In conversation with…

In our April feature we meet Rebecca Daniels, Online Services Librarian at the National Art Library, V&A, and the new ARLIS UK & Ireland Membership Secretary. Rebecca talks to us about her path into art librarianship and what’s so great about being an ARLIS UK & Ireland Officer…

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How did you come to art librarianship?

I knew I wanted to pursue a career in libraries following a two-week work experience placement at my local public library. A few years later I secured a full-time position at the same library and from there moved to a similar role at the University for the Creative Arts (UCA). I’ve always been interested in the arts and remember feeling over the moon when offered this position!

Whilst at UCA, I completed a BA (Hons) in Art History with the Open University followed by an MA in Information and Library Management with Northumbria University. During this time, I also volunteered for the local CILIP committee, an excellent opportunity that widened my professional network. I started my first professional post at the V&A National Art Library (NAL) last September and shortly afterwards began volunteering for ARLIS UK & Ireland as Membership Secretary.

Talk us through a typical day for you at work:

One of the perks of my current job is the variety, each day is different. I participate in all aspects of reader services; retrieval, invigilation and front-line support. Behind the scenes, I hold a range of responsibilities which include administering the library’s online services, curating the V&A Illustration Awards, producing website copy, liaising with the V&A Learning Academy on reading lists and digitising NAL collections. I joined the NAL at an exciting time with our new website and library management system (OCLC) launched in December.

Tell us about an inspiring or surprising item in your collection: 

A colleague recently presented at a V&A Friday Late event and amongst the books selected for display was The language of flowers: an alphabet of floral emblems by Thomas Nelson & Son (1857). A work of cultural importance, this beautifully illustrated floriography describes the symbolism of variant flowers and their arrangements. Flowers presented as a gift during the Victorian era often surreptitiously communicated a message to the recipient.

Hollyhock, white: female ambition 

Honeysuckle, wild: inconstancy in love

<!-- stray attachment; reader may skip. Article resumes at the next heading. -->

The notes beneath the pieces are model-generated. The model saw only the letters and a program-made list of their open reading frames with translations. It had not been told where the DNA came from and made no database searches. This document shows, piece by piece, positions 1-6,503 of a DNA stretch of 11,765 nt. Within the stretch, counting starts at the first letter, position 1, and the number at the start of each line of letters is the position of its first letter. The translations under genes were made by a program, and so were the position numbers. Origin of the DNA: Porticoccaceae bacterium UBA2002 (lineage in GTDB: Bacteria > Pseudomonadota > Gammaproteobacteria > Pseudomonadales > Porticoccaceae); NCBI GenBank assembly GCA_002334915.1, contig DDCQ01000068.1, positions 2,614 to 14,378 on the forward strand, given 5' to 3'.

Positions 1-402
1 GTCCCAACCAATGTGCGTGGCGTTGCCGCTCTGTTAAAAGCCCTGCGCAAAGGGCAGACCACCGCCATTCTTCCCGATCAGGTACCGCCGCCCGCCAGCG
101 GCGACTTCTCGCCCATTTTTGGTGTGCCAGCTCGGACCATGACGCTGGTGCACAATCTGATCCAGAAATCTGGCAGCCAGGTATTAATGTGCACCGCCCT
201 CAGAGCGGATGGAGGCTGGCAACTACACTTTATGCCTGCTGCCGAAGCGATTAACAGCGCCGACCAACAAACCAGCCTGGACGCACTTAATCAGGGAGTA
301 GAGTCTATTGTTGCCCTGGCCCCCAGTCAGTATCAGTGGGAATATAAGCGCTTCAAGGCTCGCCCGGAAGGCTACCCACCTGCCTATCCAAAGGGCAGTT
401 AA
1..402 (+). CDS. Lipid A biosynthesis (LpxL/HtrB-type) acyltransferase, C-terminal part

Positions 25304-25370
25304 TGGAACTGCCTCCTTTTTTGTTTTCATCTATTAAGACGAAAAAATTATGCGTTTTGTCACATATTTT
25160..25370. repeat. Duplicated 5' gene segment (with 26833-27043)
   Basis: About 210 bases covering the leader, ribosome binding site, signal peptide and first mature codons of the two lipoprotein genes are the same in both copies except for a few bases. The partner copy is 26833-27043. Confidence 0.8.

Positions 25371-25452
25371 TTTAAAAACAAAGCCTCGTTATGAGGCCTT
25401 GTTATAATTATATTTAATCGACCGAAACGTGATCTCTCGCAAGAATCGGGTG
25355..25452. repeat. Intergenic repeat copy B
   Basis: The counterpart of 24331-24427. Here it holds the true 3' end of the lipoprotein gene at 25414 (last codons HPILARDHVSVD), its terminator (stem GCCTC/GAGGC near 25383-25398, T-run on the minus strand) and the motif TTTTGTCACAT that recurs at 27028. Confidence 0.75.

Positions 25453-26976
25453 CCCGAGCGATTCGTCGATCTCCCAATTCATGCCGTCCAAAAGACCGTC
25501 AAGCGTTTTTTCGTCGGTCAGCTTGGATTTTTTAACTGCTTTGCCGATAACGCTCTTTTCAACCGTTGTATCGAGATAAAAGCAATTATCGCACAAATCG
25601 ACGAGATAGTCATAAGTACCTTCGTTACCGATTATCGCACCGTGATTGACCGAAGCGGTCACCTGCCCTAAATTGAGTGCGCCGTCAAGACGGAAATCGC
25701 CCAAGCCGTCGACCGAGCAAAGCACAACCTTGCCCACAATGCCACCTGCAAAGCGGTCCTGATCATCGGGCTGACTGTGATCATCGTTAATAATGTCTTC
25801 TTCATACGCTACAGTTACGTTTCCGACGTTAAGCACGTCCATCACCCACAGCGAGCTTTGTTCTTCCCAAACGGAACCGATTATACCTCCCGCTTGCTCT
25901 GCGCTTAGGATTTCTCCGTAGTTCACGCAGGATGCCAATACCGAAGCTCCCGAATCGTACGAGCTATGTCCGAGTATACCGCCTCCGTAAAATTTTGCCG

Iris: My compliments, I have a message for you. 

Lilac, purple: the first emotions of love 

Rose, yellow: jealousy

Rose, white; a heart ignorant of love

The collections at the NAL are rich and diverse, comprising a range of different formats from 16th century illuminated manuscripts to contemporary artists’ books and sketchbooks. Just last week a reader requested a book illustrated by Kandinsky that had been signed by the artist himself! Highlights of the collection include three notebooks by Leonardo Da Vinci, Shakespeare’s first collected edition of his works and twelve manuscripts by Charles Dickens. Our book collection webpages are under review so watch this space!

Tell us about your role as Membership Secretary for ARLIS UK & Ireland:

As the first official Membership Secretary it’s an exciting time to be involved; ARLIS UK & Ireland is re-imagining the structure of the society and this role directly assists with that.  I have had the opportunity to partake in Council and Conference Working Party meetings, I have also really enjoyed getting to know the other officers and have been impressed by their dedication to the society’s mission. On a day-to-day basis, I monitor the membership inbox, answer enquiries and process membership applications. This occasionally involves liaison with the Art Libraries Journal Editor and Cambridge University Press. It’s a new role but will develop to include more direct working with the membership- being involved in organising members services and events. I’m looking forward to meeting members in person at this year’s conference.

What’s the strangest enquiry you’ve ever received?

The enquiries received in an art library are incredibly varied, unpredictable and quite often fall outside of the subject area of art. I overheard a colleague once say that “no question is stupid”, it’s true, inspiration can be found in the most unlikely of places.

Which artist/designer would you most like to meet? 

I would have liked to have met Angelica Kauffman RA (1741 – 1807). I recently received a copying request for a letter penned by the Swiss painter and etcher. I’m inspired by her drive and self-confidence, she triumphed over adversity to become a successful artist in the eighteenth century. Kauffman was a founding member of the Royal Academy, a well-travelled multi-linguist, a musician and her work was much-admired by her contemporaries.

One great tip for people starting out in art librarianship?

Be curious- ask questions, try new things and consider your mistakes as learning curves or “happy accidents” as Bob Ross would say!

The best benefit about ARLIS UK & Ireland? 

The information profession is continually developing, and roles change. Being part of a network is a fantastic opportunity to build new connections, share (and receive) ideas and keep your sector awareness current.

 

Alexandra Duncan, Central Saint Martins (UAL)

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